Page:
Figuring out Android internals

My first task was to change the ringtone to music I used to have in my Windows phone. A simple search let me to a guide with this information:

Music/ – Media scanner classifies all media found here as user music.
Podcasts/ – Media scanner classifies all media found here as a podcast.
Ringtones/ – Media scanner classifies all media found here as a ringtone.
Alarms/ – Media scanner classifies all media found here as an alarm sound.
Notifications/ – Media scanner classifies all media found here as a notification sound.
Pictures/ – All photos (excluding those taken with the camera).
Movies/ – All movies (excluding those taken with the camcorder).
Download/ – Miscellaneous downloads.

These are under the media folder located in the microSD card. As soon as the Android phone is plugged to a PC, a USB Mass Storage device is detected and drivers are installed.

My second task was to have the ability to browse the storage card within Android (kind of File Explorer on Windows Phone). I found Astro file manager and installed it.

My third task was to find applications I used often in other environments and install them into the device. TweetDeck, Foursquare, Skyfire, Retro Radio and Google Reader came to mind. Facebbok and Twitter apps came pre-installed.

Fourth task. Figure out why is my device losing signal in my house. This is ironic because I used to laugh at the iPhone 4 when all the articles of bad reception popped up a week after it was launched. Several sites started posting funny pics about it. Well it is just bad luck as my Windows Phone has better reception. I figured out spots where I can leave it and let it get some signal.

The situation prompt me to ask a question on Twitter. 2 mentions came back quickly pointing out about WiFi calling. This is why Twitter is so awesome!

So my fifth task was to research about Wifi Calling and try to make it work. Well this wasn’t as trivial, as I needed to follow these steps:

  1. Download the Android SDK and install
  2. Install USB drivers – but seems that this method did not work properly in my machine
  3. Download proper X64 USB drivers
  4. Download the T-Mobile Wifi-Calling App
  5. Plug in the G2 to my PC
  6. Enable usb debugging option in the device
  7. Open the Device Manager, find out the new device that has no drivers and update it with the ones you just downloaded
  8. Open the command prompt window and change the folder to “tools” under the android SDK folder
  9. Issue adb commands:
Microsoft Windows [Version 6.1.7600]
Copyright (c) 2009 Microsoft Corporation.  All rights reserved.

C:\Users\Oscar>cd C:\Users\Oscar\Downloads\android sdk\tools

C:\Users\Oscar\Downloads\android sdk\tools>adb devices
* daemon not running. starting it now on port 5037 *
* daemon started successfully *
List of devices attached
HT09XR207992    device

C:\Users\Oscar\Downloads\android sdk\tools>adb devices
List of devices attached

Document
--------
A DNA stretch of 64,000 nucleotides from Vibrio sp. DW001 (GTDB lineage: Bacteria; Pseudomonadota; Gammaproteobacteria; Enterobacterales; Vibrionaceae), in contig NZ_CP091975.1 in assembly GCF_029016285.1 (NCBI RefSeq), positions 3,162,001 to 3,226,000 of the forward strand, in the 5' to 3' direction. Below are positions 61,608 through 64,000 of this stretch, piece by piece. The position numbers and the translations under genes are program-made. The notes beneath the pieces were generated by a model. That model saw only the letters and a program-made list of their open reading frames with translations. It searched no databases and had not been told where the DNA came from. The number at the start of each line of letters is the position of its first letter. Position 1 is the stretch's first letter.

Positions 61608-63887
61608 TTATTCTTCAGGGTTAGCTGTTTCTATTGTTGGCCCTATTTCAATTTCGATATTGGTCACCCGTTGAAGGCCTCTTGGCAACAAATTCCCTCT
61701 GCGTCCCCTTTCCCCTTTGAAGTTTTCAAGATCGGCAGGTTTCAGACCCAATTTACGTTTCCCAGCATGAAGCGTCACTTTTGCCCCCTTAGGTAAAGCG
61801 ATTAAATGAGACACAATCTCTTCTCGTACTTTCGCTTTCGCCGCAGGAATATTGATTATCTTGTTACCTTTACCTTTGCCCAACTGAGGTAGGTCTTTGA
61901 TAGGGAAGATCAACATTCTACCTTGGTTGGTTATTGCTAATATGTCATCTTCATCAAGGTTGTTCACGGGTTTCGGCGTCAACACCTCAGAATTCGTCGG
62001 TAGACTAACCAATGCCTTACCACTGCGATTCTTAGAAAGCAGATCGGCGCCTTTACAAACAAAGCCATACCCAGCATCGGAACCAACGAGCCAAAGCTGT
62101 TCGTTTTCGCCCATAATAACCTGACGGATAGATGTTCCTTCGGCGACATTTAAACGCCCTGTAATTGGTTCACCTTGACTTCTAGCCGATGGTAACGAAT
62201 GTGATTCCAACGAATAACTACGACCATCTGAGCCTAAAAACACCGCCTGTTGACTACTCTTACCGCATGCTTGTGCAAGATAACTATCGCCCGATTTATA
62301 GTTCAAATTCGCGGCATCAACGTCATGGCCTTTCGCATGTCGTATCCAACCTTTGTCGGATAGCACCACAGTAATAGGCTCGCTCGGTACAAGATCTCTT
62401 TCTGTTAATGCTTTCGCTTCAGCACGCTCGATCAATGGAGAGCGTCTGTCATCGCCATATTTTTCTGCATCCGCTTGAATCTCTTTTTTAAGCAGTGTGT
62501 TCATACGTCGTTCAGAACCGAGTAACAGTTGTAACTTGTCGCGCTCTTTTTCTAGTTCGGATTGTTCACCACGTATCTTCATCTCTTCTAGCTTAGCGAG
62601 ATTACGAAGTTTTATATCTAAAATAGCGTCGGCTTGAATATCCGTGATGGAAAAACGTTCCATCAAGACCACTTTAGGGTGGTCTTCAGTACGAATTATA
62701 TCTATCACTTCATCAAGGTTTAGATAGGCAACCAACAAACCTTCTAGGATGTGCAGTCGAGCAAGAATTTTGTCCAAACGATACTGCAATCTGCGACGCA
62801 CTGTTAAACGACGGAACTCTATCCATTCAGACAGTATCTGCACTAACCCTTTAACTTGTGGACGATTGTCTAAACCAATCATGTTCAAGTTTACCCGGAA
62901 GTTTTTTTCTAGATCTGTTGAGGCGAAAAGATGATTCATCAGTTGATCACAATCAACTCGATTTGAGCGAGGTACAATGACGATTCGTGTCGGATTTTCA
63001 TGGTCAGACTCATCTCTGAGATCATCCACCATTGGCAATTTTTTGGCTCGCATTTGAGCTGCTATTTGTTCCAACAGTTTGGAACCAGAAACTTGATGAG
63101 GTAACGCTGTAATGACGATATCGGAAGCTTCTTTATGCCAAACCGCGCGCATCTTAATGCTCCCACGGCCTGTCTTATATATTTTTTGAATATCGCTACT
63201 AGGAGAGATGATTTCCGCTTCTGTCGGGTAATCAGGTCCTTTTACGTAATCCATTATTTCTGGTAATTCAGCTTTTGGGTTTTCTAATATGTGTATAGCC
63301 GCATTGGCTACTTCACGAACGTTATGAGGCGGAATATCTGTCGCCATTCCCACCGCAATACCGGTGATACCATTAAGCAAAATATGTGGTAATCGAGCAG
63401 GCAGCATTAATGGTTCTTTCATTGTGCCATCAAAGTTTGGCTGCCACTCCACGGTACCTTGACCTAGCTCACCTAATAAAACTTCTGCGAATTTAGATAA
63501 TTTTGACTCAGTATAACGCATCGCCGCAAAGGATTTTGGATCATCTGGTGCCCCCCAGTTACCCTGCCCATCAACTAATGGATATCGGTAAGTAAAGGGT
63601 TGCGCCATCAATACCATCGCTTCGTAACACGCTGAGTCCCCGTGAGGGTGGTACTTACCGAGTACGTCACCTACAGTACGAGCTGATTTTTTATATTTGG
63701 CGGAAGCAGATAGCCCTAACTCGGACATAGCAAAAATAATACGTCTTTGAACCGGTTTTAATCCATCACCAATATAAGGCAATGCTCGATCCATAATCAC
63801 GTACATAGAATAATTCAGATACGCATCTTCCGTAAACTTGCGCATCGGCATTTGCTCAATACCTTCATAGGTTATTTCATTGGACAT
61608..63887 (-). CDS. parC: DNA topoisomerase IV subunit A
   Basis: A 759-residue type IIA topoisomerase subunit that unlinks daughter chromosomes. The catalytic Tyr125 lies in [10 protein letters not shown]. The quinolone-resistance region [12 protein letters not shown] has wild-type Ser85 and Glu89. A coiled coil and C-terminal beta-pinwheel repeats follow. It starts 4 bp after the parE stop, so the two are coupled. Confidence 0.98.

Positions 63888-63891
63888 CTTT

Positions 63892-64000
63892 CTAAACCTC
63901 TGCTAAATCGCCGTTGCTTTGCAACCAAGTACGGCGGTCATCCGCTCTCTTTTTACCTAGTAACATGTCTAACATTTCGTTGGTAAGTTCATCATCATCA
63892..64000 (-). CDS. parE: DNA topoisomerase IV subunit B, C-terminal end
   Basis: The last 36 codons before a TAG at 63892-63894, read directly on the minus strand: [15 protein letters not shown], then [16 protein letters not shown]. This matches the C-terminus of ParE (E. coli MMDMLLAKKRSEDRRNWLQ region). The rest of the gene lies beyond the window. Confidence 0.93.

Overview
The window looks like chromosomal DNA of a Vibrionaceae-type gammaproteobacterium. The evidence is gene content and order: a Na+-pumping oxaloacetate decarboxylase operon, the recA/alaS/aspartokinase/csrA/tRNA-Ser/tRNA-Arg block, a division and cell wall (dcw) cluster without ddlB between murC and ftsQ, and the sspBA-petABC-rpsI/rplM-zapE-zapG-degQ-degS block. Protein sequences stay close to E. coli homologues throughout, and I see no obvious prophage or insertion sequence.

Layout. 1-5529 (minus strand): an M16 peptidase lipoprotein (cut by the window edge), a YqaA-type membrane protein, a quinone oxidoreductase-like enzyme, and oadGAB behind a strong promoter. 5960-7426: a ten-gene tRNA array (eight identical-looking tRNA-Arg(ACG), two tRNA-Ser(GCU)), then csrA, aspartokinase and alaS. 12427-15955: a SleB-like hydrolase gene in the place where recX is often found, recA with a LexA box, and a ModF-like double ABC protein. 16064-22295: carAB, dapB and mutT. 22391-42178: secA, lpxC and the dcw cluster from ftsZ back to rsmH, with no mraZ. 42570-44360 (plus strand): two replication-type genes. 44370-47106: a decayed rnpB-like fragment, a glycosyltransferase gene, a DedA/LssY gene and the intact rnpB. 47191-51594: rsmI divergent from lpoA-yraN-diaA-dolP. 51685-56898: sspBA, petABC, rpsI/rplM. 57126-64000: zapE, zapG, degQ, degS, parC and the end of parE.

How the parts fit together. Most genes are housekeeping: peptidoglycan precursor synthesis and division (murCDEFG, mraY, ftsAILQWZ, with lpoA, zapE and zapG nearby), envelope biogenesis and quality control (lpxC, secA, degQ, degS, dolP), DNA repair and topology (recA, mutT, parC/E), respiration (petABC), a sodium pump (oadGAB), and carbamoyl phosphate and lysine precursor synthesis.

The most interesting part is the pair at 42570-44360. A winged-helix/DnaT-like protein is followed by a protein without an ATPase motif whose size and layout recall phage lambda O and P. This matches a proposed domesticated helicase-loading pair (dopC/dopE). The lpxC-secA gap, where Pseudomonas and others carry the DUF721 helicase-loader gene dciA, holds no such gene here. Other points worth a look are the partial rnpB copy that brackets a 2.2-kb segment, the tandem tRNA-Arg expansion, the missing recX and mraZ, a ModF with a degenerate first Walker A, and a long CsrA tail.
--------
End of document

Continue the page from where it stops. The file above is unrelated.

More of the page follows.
HT09XR207992    device

C:\Users\Oscar\Downloads\android sdk\tools>adb install WiFiCalling.apk
2565 KB/s (3478662 bytes in 1.324s)
        pkg: /data/local/tmp/WiFiCalling.apk

C:\Users\Oscar\Downloads\android sdk\tools>

I installed the Wi-Fi application but seems that T-Mobile has not enabled it on their end. I will wait and post as soon as I get any success using it.

Enjoy your [soon to be] Android phone.

From Palm to Windows Phone to Android

I have been a hardcore Windows Phone user (formerly Windows Mobile, and CE) for several years, mainly because it was very easy to  synchronize directly with Outlook and Microsoft Exchange. The GUI has been pretty nice since the first releases and resembled Windows in a way.

Windows Phone let me transition from a Windows CE PDA (Toshiba E335) which was a great jump from the Palm m125; years 2006, 2003 and 2001 respectively. By the end of 2005 I wanted a true PDA/Phone that wasn’t as bulky as the HP iPaq. T-Mobile launched the SDA (HTC Torando) which to me was a godsend. It had Wi-Fi (WPA-PSK support) and bluetooth,  running Windows Mobile 5.0. It could play MP3s, Video and synchronize with Outlook/Exchange. The form factor was similar to a dumbphone. It was one of the best phones I have ever owned and prompted me to create a web page with streaming broadcasters posted here.

In early 2007 I bought a T-Mobile Dash (HTC Excalibur) and was able to live with it for 2 years running several cooked Roms (thanks to XDA forums). I had the opportunity to run Windows Mobile versions 5.0, 6.0, 6.1 and 6.5. The latest was the most stable one and the fastest considering the outdated hardware. Many people thought it was a Blackberry.

In 2009 I bought the HTC Touch Pro 2 (HTC Rhodium) Runing Windows Mobile 6.0. I wanted to keep it stock as much as I could for warranty purposes but  had problems with the clock and was never able to sync up properly. I decided to go ahead and install a cooked ROM. Since then It as been running different releases of the Energy Rom. I was happy about the capabilities of the phone but had too many OS reliability issues. A reboot every day was not out of the norm, and in some cases several of them on the same day.

Last week I decided to pursue the Android route; T-Mobile just delivered me a brand new HTC G2. The phone is by far the fastest and the most intuitive phone I have ever owned. It is running Android 2.2 and integrates seamlessly with Exchange, Gmail, Facebook and Twitter. There are tons of applications for Android and includes Text-to-Speech directions integrated within Google Maps. Android is light years ahead of Windows Phone 6.5.

I still will try a Windows Phone 7 device and have very high expectations about it.

Next post will be about the Android SDK and how to root the phone to push an application.